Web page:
As a child, Zhengli Xu, nicknamed "Rocky," staged puppet shows for neighborhood kids and joined school puppet clubs. Like his wife, he was trained by the Puppet Art Troupe of China. He also traveled to villages to learn directly from masters of rod puppetry. At that time, the Communist government had banned the traditional stories he had learned, many of which were fables with a moral message. After the ban was relaxed, the company added some of these tales to its repertoire, and Xu became a respected director.

The couple came to the United States in the mid-1990s and settled in Portland, Ore., where for two years Wang worked with a local professional puppet company as a teacher and performer. She also was a master artist in the Oregon Folklife Program’s Traditional Arts Apprenticeship Program from 1997-99. They became permanent U.S. residents in 1999 and have continued to teach and perform, mostly around the Northwest.

Xu and Wang work as a team, planning and performing the shows. He does much of the behind-the-scenes work, said the couple’s daughter, Ke “Brenda” Xu, who performs with them and translated for an interview with the NEA’s Mary Eckstein: “He's not only making the puppets but also directs, builds the sets, and makes all the music.”

The family also brings the art form to schools. “We teach the students to make a simple puppet,” Brenda Xu said. “My parents also work together with the local puppet company teaching them to work with traditional Chinese rod puppets.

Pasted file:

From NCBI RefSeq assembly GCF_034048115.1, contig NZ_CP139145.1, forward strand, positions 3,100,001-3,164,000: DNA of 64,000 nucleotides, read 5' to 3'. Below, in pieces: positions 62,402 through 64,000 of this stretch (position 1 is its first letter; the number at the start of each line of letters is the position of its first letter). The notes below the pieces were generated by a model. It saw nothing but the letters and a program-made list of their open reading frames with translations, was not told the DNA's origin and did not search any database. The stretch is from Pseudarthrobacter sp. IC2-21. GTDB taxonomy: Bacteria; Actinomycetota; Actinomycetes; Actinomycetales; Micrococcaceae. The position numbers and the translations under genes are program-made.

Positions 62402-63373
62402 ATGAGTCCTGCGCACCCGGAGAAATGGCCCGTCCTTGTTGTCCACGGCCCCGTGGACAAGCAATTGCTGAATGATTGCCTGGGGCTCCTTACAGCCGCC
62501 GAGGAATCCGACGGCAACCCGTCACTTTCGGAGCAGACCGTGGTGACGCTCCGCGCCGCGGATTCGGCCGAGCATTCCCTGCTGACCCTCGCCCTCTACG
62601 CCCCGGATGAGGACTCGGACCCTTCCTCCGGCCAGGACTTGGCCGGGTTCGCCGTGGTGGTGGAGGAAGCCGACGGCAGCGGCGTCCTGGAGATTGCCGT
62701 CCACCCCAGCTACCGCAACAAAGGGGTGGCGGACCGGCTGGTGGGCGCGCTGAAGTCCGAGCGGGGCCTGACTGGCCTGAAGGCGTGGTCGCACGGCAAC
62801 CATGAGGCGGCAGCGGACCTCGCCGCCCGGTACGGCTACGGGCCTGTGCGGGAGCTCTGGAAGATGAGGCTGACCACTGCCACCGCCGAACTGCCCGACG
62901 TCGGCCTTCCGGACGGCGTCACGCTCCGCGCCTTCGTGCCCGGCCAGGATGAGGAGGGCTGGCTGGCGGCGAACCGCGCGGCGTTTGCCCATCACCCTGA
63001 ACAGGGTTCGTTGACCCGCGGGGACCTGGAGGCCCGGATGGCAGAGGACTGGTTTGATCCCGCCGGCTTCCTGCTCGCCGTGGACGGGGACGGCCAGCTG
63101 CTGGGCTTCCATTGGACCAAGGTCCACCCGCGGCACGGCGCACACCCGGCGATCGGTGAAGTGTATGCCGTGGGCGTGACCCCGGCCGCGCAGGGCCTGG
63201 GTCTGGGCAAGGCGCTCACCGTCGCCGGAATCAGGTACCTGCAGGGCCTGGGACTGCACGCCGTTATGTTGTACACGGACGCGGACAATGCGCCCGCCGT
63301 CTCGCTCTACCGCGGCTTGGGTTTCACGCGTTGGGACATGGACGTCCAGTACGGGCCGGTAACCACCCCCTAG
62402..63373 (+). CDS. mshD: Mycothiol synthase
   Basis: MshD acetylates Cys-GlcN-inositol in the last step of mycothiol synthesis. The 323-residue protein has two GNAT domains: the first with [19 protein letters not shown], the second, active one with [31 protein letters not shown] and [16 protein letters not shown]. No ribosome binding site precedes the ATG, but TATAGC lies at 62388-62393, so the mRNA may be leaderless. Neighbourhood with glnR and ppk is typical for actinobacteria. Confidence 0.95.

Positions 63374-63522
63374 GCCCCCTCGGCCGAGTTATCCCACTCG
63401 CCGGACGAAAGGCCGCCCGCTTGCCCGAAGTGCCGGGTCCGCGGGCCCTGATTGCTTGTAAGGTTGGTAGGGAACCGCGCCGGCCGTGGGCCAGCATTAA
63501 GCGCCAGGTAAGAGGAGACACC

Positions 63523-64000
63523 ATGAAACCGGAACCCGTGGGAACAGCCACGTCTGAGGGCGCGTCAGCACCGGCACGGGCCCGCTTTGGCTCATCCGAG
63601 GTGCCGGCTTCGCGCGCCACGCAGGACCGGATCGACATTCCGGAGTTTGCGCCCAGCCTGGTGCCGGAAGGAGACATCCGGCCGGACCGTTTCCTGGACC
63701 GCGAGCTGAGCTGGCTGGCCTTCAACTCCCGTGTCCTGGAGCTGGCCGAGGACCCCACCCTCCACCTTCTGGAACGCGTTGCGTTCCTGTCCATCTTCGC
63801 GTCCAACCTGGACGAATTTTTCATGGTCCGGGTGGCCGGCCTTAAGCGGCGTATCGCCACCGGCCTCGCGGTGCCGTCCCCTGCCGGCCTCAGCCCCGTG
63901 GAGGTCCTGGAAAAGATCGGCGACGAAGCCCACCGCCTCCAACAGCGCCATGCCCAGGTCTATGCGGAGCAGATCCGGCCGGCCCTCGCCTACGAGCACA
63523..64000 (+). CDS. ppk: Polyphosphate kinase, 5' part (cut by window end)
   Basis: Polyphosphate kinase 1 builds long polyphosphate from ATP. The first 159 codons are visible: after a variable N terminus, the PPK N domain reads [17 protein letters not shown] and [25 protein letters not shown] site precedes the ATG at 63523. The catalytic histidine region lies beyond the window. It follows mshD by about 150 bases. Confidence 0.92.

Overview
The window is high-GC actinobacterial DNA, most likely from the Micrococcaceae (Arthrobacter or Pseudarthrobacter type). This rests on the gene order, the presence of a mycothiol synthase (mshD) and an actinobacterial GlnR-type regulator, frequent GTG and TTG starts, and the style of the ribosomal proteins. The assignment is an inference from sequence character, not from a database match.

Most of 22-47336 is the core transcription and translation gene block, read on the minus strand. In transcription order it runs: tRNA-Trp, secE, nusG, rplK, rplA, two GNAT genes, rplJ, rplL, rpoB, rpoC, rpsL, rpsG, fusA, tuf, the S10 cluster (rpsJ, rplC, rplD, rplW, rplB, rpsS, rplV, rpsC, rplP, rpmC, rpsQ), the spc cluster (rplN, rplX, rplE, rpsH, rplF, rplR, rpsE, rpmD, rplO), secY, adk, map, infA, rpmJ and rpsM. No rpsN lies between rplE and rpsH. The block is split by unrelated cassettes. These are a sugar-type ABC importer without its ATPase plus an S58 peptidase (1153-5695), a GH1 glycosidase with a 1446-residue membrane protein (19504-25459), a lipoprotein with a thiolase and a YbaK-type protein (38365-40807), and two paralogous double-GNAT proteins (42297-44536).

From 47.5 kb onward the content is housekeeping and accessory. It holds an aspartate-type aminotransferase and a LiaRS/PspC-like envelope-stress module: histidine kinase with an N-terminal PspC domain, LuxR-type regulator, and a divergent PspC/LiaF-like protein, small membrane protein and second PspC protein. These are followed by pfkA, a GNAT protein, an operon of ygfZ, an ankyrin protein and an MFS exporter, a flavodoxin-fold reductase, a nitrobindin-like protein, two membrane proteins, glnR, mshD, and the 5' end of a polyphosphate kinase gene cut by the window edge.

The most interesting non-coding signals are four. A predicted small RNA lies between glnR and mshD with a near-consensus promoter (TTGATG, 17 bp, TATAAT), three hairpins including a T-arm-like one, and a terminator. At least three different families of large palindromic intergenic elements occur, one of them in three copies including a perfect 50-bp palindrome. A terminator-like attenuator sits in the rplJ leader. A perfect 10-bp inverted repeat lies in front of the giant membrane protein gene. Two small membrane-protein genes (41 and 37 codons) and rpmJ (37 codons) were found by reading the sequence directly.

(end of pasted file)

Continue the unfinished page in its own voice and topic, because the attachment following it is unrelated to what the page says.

“It’s very hard to make a puppet come alive,” Brenda Xu said. “It comes alive through movement, and since my mom trained as a Beijing Opera singer, she knows how to perform as a real actor. She’s learned to transfer her skills to the puppets, so that the puppets move as people. When they perform, they become the characters.”

Her parents, Xu said, “say the traditional art doesn’t belong to only one country. It is the treasure of the whole world. They want not only Chinese people to know this traditional art but people all around the world, to let more people know about the Chinese culture, the history and the puppet art.”

Bibliography
De Barros, Paul. “Northwest Folklife Festival Has Global Reach.” Seattle Times (May 2005).
Johnson, David. “Puppeteer Tells Lively Tales of Chinese Life.” The Asian Reporter (April 1998).
Mandel, Michelle. “Puppet Masters.” The Oregonian (February 1999).
Sigmund, Suzanne. “Multimedia Theater Piece Tells Story of Asian Deity.” The Asian Reporter (June 1999).
“Traditional Asian Arts from Portland Area Artists.” The Asian Reporter (August 1997).

Watch

Yuqin Wang and Zhengli Xu, 2004 National Heritage Fellowship Concert, Washington, D.C., courtesy National Endowment for the Arts

Yuqin Wang and Zhengli Xu, 2004 National Heritage Fellowship Concert, Washington, D.C., courtesy National Endowment for the Arts


Listen

Yuqin Wang and Zhengli Xu's daughter, Brenda Xu, translates the answer to the question 'How long has Chinese puppetry been performed?' Arlington, Virginia, 2003, interview by Alan Govenar

Yuqin Wang and Zhengli Xu's daughter, Brenda Xu, translates the answer to the question 'What meaning do Chinese puppets have?' Arlington, Virginia, 2003, interview by Alan Govenar

Yuqin Wang and Zhengli Xu's daughter, Brenda Xu, translates the answer to the question 'What are your puppets made of?' Washington, D.C., 2003, interview by Alan Govenar

Yuqin Wang and Zhengli Xu's daughter, Brenda Xu, translates the answer to the question 'Who are the puppets shows performed for?' Washington, D.C., 2003, interview by Alan Govenar

Yuqin Wang and Zhengli Xu's daughter, Brenda Xu, translates the answer to the question 'How has your time in America been?' Arlington, Virginia, 2003, interview by Alan Govenar

Yuqin Wang and Zhengli Xu's daughter, Brenda Xu, translates the answer to the question 'What keeps you going?' Arlington, Virginia, 2003, interview by Alan Govenar